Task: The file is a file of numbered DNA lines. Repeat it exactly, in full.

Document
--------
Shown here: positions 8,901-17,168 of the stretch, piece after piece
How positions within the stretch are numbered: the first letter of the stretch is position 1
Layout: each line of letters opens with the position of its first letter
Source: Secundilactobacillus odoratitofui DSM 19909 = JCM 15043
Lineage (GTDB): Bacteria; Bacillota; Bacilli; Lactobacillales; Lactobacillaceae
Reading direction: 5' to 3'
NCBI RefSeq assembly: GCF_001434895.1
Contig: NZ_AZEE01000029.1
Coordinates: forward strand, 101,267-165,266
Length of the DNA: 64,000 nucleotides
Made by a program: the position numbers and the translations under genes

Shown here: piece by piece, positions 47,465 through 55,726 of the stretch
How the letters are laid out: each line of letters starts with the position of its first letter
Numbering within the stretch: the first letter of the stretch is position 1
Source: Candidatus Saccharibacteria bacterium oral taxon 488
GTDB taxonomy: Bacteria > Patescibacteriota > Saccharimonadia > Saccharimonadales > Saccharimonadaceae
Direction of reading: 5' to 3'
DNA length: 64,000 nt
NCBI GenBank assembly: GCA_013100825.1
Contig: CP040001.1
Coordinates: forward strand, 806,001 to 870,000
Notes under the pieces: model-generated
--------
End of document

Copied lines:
Shown here: positions 8,901-17,168 of the stretch, piece after piece
How positions within the stretch are numbered: the first letter of the stretch is position 1
Layout: each line of letters opens with the position of its first letter
Source: Secundilactobacillus odoratitofui DSM 19909 = JCM 15043
Lineage (GTDB): Bacteria; Bacillota; Bacilli; Lactobacillales; Lactobacillaceae
Reading direction: 5' to 3'
NCBI RefSeq assembly: GCF_001434895.1
Contig: NZ_AZEE01000029.1
Coordinates: forward strand, 101,267-165,266
Length of the DNA: 64,000 nucleotides
Made by a program: the position numbers and the translations under genes

Shown here: piece by piece, positions 47,465 through 55,726 of the stretch
How the letters are laid out: each line of letters starts with the position of its first letter
Numbering within the stretch: the first letter of the stretch is position 1
Source: Candidatus Saccharibacteria bacterium oral taxon 488
GTDB taxonomy: Bacteria > Patescibacteriota > Saccharimonadia > Saccharimonadales > Saccharimonadaceae
Direction of reading: 5' to 3'
DNA length: 64,000 nt
NCBI GenBank assembly: GCA_013100825.1
Contig: CP040001.1
Coordinates: forward strand, 806,001 to 870,000
Notes under the pieces: model-generated